The average lifespan of transmissions on Ford models is 150,000 to 200,000 miles, but some owners have even reported higher numbers.
On a Ford owners forum, we visited while researching for this piece, a user said his transmission was still going strong at 225,000 miles. Another of the forum’s members also reported that his transmission was in excellent condition at 347,000 miles.
Like other components on your vehicle, how long your transmission lasts depend on use and maintenance.
If you tow heavy loads or drive aggressively, your transmission will have a shorter lifespan. In addition, if you never service the transmission as at when due, be prepared for it to fail prematurely.
Ford recommends changing the transmission fluid once every 30,000 to 60,000 miles or once every two to four years. Note that this is a recommendation, not an order. If your riding habits or daily vehicle use warrants replacing the fluid at, say, 15,000 miles, do it.
For example, towing heavy items frequently will put the transmission under stress, hastening the breakdown of transmission fluid.
In this case, it is best if you replaced the fluid more frequently.
How Long Do the Spark Plugs Last?
Per Ford’s claims, spark plugs on Ford vehicles should last up to 100,000 miles under “normal driving conditions”.
However, if the vehicle in question frequently hauls trailers or spends lots of time in stop-and-go traffic, the lifespan of the plugs will reduce to 60,000 miles.
What About Insurance Cost?
From our research, it will cost you $117, on average, to insure your Ford vehicle. This adds up to $1,404 in annual insurance costs. This number may vary based on the model in question, region, and insurer.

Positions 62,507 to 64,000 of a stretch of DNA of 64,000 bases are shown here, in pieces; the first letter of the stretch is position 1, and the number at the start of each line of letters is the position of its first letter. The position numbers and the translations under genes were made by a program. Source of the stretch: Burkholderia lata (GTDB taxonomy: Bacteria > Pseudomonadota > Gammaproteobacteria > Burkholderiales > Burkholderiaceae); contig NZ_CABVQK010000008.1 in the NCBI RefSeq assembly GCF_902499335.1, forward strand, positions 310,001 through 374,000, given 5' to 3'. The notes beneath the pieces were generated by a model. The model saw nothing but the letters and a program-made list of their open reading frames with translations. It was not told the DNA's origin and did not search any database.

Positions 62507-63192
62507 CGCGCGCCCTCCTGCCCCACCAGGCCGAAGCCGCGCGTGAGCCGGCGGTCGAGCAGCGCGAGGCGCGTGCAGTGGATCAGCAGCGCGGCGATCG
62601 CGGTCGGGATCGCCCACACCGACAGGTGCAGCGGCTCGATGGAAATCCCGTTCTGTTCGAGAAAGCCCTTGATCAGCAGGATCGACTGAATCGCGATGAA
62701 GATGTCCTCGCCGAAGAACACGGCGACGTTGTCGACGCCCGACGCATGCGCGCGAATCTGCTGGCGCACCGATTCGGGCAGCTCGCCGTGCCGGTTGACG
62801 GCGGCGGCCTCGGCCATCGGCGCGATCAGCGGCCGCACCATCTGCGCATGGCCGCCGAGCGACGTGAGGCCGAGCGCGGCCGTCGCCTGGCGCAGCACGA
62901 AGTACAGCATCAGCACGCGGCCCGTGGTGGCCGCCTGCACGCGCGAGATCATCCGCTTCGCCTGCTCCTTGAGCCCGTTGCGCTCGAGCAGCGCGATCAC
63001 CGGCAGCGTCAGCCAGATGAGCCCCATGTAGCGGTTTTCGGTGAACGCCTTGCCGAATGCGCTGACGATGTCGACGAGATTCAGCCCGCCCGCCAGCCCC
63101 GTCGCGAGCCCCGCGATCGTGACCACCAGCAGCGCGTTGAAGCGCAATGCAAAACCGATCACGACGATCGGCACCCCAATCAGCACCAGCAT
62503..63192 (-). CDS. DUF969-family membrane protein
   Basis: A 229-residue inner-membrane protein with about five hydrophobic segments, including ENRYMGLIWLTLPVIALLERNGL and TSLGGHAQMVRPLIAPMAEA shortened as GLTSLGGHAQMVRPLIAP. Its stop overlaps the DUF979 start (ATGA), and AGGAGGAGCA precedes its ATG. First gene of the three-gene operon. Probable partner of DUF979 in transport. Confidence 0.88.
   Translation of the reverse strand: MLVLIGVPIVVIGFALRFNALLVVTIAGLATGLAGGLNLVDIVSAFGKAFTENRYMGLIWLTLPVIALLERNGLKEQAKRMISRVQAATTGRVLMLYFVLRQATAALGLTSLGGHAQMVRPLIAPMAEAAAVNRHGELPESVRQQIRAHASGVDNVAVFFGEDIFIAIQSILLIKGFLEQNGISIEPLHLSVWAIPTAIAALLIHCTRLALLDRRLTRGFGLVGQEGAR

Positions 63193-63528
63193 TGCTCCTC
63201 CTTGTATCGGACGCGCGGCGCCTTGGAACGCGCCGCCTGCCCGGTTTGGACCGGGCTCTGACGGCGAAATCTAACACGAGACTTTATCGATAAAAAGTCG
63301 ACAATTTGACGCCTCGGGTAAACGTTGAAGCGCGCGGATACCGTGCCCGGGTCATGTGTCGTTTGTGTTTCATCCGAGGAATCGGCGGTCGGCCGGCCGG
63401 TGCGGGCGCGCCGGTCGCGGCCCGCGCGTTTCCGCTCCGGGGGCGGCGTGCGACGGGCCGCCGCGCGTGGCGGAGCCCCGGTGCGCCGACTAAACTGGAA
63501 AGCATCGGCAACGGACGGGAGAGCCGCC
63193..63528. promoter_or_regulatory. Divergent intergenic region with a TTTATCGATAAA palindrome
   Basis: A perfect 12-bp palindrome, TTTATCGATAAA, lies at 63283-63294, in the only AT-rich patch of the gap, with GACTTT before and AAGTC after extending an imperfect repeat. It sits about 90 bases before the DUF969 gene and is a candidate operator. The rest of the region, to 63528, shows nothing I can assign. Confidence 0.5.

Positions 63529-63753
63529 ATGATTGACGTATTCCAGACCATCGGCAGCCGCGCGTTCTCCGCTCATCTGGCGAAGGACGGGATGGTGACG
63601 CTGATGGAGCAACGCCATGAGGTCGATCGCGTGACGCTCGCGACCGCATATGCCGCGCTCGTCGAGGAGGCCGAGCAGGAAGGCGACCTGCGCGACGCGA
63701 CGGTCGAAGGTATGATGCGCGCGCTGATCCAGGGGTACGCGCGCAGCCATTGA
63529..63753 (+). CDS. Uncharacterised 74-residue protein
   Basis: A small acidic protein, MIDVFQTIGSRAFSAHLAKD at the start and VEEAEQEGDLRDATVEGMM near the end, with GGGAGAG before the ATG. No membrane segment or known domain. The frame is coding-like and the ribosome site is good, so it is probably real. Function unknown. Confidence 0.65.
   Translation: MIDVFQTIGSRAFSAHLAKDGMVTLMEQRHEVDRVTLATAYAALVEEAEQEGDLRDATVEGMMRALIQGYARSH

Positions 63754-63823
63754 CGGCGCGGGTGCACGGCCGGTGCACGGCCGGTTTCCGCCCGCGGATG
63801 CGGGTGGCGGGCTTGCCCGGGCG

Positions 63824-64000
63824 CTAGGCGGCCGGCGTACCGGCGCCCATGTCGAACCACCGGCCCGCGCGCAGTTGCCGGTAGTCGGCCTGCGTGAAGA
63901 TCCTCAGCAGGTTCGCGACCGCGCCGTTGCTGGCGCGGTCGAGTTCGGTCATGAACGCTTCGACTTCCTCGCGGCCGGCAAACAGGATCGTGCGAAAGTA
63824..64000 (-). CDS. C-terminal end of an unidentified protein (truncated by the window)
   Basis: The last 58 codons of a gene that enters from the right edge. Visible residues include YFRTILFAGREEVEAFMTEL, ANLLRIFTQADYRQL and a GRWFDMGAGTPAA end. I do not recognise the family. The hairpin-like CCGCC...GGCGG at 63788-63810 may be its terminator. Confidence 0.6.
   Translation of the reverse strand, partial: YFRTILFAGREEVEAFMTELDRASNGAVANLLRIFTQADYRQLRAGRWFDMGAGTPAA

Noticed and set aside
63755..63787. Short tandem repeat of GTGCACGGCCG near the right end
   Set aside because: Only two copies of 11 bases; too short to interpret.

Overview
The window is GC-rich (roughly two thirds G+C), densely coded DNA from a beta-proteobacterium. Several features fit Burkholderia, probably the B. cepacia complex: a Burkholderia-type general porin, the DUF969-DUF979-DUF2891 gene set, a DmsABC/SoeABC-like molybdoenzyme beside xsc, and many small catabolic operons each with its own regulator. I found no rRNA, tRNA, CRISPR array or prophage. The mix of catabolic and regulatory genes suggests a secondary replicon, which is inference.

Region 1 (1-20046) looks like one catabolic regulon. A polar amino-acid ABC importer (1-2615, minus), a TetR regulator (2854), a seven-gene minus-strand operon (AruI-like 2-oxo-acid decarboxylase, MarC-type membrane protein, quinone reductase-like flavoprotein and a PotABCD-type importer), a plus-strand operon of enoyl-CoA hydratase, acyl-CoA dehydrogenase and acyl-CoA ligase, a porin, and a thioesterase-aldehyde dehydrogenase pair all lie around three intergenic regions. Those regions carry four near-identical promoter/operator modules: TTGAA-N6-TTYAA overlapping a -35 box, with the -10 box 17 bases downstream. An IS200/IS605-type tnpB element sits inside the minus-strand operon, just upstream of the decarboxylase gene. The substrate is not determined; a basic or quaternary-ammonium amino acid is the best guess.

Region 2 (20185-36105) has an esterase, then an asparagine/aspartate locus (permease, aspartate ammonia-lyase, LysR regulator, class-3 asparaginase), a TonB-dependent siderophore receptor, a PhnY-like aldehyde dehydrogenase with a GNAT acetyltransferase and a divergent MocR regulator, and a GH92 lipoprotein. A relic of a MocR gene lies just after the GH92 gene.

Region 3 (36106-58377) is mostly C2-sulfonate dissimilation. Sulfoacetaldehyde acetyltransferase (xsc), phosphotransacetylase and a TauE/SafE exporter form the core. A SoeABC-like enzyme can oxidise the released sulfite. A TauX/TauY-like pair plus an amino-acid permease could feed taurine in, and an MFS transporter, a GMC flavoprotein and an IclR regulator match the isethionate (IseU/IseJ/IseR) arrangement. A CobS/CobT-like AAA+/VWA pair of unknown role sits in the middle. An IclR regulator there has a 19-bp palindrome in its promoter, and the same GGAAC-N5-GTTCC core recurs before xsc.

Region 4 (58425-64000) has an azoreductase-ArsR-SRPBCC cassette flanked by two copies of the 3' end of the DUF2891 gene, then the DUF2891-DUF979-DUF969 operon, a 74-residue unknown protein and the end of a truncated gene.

Tips to Prolong the Life of Your Ford
Here are tips to increase the service life of your Ford vehicle:
1. Regular maintenance
If you want your Ford vehicle to last long, it is important that you service it regularly at intervals specified in the service manual.
We should add that you should ensure your vehicle is serviced properly. This means taking it to a reputable Ford dealership for scheduled servicing.
2. Proper driving habits
While a newer Ford is more reliable than ever, subjecting it to constant abuse will shorten its lifespan.
Except your car is a model optimized for performance such as a Ford GT or Ford Mustang, we advise that you avoid riding it aggressively as this will increase the rate of wear and tear and ultimately reduce its service life.
3. Avoid extensive modifications
It may be tempting to outfit your Ford vehicle with the latest performance-enhancing gizmo, but this will ultimately reduce its lifespan.
Increasing a vehicle’s performance often puts additional stress on the engine and transmission, leading to increased wear on those components.
Be careful about making modifications on your Ford car. The small gains in performance cannot make up for the disappointment you will get when your vehicle breaks down earlier than expected.
4. Store it properly
Prolonging your vehicle’s life involves ensuring it is stored well. Leaving your vehicle outside, exposed to the elements, will cause several problems.
Heavy rain can damage some, if not several, electrical components on your car.
This will cause these components to malfunction and reduce the overall reliability of the vehicle.
More importantly, if you live in a coastal area, parking your vehicle outside will make it susceptible to rusting. Keeping it in a garage will prevent salt particles in air from corroding the car’s body.